Such external pressures by vigilante organizations have had a long history at UCI and have exacerbated the tensions and threatened the constitutional protections of the students there. Only a few weeks ago, the Zionist Organization of America called for an academic and financial boycott of UCI until the MSU is punished.
The public statements by the University threatening the suspension or dismissal of the eleven students points to both selective enforcement of policies and a disproportionate punishment. It begs the question – why are these students facing such harsh charges? These students neither threatened violence nor prevented Michael Oren from finishing his speech. Rather, their actions are part of the American legacy of political engagement and social justice activism. At a commencement speech at the University of Notre-Dame, President Obama responded to ten anti-abortionist protestors by stating, “Let me just say this though. Some people got organized to do that. That’s part of the American tradition we are proud of.”Comparatively, UCI’s draconian response to these student protestors is unprecedented and clearly tied to the external pressures and political biases of the UC leadership. As President Yudof admitted in the past, “As you can imagine, it is difficult for me to separate my public role as President of a state university from my private life as a Jewish man who is active in Jewish causes and a strong defender of Israel.”
With passing time, it has become clear that the same forces that have aggressively sought to silence criticism of Israel across our nation are once again pressuring the UC leadership to criminalize and disproportionately sanction the protests of the “Irvine 11”. These efforts are part of a greater agenda to stifle critique of Israel. Last year, UC Santa Barbara tenured professor William Robinson was threatened with termination for sending an email critical of the Israeli treatment of Palestinians in Gaza. It was later revealed that Abraham Foxman, the Director of the Anti-Defamation League, met privately with the Chancellor at UCSB to encourage Robinson’s termination. Former professor Norman Finkelstein, a descendant of Holocaust survivors, was similarly denied tenure from DePaul University due to his strong criticism of Israel. As have many other respected professors, scholars, and students been scared into silence from legitimately criticizing Israel’s illegal and inhumane policies.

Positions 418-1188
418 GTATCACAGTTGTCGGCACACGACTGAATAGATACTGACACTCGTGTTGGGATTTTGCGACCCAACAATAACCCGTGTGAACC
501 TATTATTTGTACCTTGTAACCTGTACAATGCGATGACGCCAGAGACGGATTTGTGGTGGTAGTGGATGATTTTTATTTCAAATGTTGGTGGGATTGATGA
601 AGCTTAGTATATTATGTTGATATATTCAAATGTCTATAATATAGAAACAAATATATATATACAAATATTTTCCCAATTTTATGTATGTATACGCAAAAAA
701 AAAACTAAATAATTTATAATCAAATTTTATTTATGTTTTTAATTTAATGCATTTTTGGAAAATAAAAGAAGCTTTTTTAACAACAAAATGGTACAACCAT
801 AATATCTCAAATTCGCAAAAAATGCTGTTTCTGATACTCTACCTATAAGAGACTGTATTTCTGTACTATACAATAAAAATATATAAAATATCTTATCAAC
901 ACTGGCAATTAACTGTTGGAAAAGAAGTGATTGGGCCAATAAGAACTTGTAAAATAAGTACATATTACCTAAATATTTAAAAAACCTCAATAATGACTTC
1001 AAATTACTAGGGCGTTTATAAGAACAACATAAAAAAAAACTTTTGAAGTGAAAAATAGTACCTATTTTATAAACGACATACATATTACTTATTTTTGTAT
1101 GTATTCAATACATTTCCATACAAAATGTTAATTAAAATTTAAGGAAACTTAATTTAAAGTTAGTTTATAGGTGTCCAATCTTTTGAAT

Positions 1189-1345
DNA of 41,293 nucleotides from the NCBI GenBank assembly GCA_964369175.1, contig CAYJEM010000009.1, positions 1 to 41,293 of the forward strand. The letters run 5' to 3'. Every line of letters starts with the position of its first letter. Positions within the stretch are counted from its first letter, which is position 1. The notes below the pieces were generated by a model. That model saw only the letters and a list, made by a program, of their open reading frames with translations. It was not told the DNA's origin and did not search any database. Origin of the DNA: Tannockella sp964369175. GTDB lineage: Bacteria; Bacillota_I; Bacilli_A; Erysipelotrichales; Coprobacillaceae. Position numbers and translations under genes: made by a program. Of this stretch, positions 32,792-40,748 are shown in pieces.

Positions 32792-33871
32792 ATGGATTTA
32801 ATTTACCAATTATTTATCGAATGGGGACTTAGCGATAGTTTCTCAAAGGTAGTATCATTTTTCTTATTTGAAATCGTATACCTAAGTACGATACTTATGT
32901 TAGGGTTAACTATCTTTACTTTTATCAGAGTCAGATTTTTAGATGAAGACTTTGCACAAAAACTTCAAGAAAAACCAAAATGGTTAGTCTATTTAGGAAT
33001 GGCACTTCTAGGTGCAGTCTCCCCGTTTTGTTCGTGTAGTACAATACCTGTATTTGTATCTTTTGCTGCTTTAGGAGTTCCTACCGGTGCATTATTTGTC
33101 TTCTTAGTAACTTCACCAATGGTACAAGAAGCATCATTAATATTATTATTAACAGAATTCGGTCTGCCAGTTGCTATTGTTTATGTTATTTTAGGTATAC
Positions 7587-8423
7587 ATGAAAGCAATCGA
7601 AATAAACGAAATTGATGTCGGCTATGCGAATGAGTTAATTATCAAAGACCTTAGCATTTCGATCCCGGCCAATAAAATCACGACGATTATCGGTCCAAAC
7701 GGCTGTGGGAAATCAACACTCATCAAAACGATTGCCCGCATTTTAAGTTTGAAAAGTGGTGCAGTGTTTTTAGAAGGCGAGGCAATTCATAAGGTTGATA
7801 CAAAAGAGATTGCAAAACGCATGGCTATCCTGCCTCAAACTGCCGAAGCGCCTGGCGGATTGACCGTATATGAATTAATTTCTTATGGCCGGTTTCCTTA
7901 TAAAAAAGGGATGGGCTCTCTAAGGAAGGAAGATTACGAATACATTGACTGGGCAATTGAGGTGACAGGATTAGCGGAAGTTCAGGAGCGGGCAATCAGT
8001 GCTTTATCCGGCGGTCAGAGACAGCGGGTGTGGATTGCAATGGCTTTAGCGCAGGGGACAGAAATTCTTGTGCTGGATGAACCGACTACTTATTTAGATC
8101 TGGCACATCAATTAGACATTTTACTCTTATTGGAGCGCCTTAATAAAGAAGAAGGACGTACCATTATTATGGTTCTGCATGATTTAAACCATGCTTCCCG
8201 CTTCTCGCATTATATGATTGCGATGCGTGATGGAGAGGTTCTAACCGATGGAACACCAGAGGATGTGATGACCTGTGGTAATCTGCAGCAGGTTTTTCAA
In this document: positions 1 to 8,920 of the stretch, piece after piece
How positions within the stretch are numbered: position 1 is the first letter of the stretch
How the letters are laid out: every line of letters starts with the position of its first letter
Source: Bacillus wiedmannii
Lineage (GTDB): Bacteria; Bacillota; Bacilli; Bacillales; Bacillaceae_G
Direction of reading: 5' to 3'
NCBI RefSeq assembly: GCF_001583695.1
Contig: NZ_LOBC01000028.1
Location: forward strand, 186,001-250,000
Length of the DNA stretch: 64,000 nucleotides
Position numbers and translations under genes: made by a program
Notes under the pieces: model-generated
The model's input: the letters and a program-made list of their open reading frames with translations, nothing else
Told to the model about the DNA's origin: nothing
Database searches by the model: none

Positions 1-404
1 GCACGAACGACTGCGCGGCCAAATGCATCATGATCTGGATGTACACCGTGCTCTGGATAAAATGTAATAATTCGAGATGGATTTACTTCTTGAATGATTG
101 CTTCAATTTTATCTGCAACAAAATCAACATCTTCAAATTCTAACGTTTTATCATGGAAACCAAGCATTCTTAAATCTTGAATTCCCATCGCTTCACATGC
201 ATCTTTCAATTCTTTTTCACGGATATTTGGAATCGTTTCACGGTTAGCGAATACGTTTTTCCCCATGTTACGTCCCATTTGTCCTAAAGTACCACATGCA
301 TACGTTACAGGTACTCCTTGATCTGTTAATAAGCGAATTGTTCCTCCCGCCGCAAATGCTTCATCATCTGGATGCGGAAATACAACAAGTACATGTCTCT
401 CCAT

See: Muzzle Watch
We call for an immediate investigation into the communications and agreements between UC leadership, including President Mark Yudof, and external Zionist organizations that threaten the academic futures of the “Irvine 11” and derail the academic freedom of all UC students.
If I had to guess, I would say the Muslim Student Union hopes that Israeli Ambassador to the United States, Michael Oren, will never return to UC Irvine. They may be disappointed to know he is interested in returning. Maybe I am wrong and they will welcome the opportunity to engage in real dialogue and stop grandstanding to gain undue publicity for their efforts.
The following is an open letter to UC Irvine students. It is live on the New University website and I would expect it to be written in the print edition, which appears on Tuesday. The New University is the name of the school’s student newspaper.
Here is what it says
March 8, 2010
An Open Letter to the students of UC Irvine from Dr. Michael Oren, Israel’s Ambassador to the United States
Several weeks ago, I was invited to your university to provide my perspective on the Middle East peace process, the question of Iranian nuclearization and U.S.-Israel relations. Prior to assuming the role of ambassador I taught at several American universities – Harvard, Yale and Georgetown – and greatly enjoyed interacting with the students. For this reason, I chose to visit a number of campuses during my first diplomatic trip to California. I know that today’s students are tomorrow’s leaders and believe keenly in the need to provide these future statesmen with an Israeli perspective of Middle Eastern affairs.